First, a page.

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Sat, 07.19.1783

Richard Potter, America’s First Black Magician born

Richard & Sally Potters Tombstones

The birth of Richard Potter in 1783 is celebrated on this date. He was a magician, one of the first Black illusionists in America.

Potter was born in New Hampshire, the son of an English baronet and an African servant woman. He was educated in Europe before beginning his 25-year career as a performer in post-Revolutionary America.  He lived with his father in Hopkinton, NH, until he married his wife, Sally, and had three children.

Potter has been credited as America’s first successful stage magician, hypnotist, and ventriloquist. One of the earliest records of Potter advertising his shows was on November 2, 1811, in Boston at the Columbian Museum.  The performance featured ventriloquism and magic.

Potter performed in Boston, throughout New England, and Canada. “Legend,” says Potter, was able to climb a rope and disappear while performing outdoors surrounded by spectators. Officially, his best-known illusion was "crawling through a log," Potter could skillfully throw his voice, especially using bird sounds, whether he was the first to use a ventriloquist’s doll or dummy.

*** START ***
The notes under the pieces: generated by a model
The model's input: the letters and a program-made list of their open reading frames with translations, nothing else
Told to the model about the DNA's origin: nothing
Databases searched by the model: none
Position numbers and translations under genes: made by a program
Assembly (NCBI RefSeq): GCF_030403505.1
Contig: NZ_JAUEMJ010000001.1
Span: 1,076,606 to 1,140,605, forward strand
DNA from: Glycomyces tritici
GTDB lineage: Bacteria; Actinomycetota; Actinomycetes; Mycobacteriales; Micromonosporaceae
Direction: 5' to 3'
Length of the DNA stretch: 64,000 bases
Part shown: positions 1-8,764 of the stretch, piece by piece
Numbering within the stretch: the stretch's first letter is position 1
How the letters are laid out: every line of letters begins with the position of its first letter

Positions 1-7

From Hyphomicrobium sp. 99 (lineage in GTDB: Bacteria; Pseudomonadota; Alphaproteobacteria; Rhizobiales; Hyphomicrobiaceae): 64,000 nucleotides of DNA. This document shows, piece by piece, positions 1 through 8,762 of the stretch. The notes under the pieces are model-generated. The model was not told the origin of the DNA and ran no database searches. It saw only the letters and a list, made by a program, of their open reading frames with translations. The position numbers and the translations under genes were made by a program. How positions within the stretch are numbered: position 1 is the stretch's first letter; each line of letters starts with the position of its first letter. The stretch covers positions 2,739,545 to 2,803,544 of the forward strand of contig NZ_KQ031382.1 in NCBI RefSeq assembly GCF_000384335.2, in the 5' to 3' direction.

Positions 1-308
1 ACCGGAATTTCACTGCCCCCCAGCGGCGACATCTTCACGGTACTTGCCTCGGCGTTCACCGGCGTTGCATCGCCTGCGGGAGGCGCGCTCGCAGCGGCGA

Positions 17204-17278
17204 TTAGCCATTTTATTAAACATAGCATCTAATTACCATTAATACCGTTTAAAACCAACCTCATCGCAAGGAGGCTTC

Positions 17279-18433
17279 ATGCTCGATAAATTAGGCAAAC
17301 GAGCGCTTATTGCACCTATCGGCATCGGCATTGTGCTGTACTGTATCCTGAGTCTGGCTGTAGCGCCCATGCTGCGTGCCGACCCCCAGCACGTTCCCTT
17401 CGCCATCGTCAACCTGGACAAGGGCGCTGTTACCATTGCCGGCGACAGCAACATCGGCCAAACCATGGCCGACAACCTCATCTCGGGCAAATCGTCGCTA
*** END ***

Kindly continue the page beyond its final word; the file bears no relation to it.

Potter lived on a 175-acre farm in Andover that he purchased in 1814; the Potter estate consisted of several rooms on the first floor, and the second floor was said to be one big room. The Potters would have lavish dinner parties at their home, where he would entertain.

Potter was very successful, and it is said that he made $4800 for a 20-day engagement in Alabama in the early 1800s. Potter’s prestidigitation with eggs, money, and cards was considered of scientific interest, and he often performed at the Columbia Museum in Boston. He could throw knives, touch a hot iron to his tongue, walk on flames, and dance on eggs without breaking them.

He performed in New York and all over New England. In his history of Portsmouth, NH, Charles Brewster refers to Potter as living on what is now State Street.  Potter apparently had a son of the same name who performed magic like his father.  In 1813, Potter's success allowed him to buy a 175-acre farm in Andover, NH, in the village now known as Potter’s Place.  His story intrigued Harry Houdini, who included Potter in his popular magazine of magic.

Potter died on September 20, 1835. Sometime after his death and the death of his wife, Sally, the couple was buried in the front yard of their estate, but the house burned down. Potter and his wife’s graves were moved to their present site in 1849 to make room for the railroad. All that remains to this day is a small plot with gravestones.  Inscribed on Richard's stone is "In Memory of Richard Potter, the celebrated Ventriloquist, Aged 52 years. Died Sept. 20, 1835."



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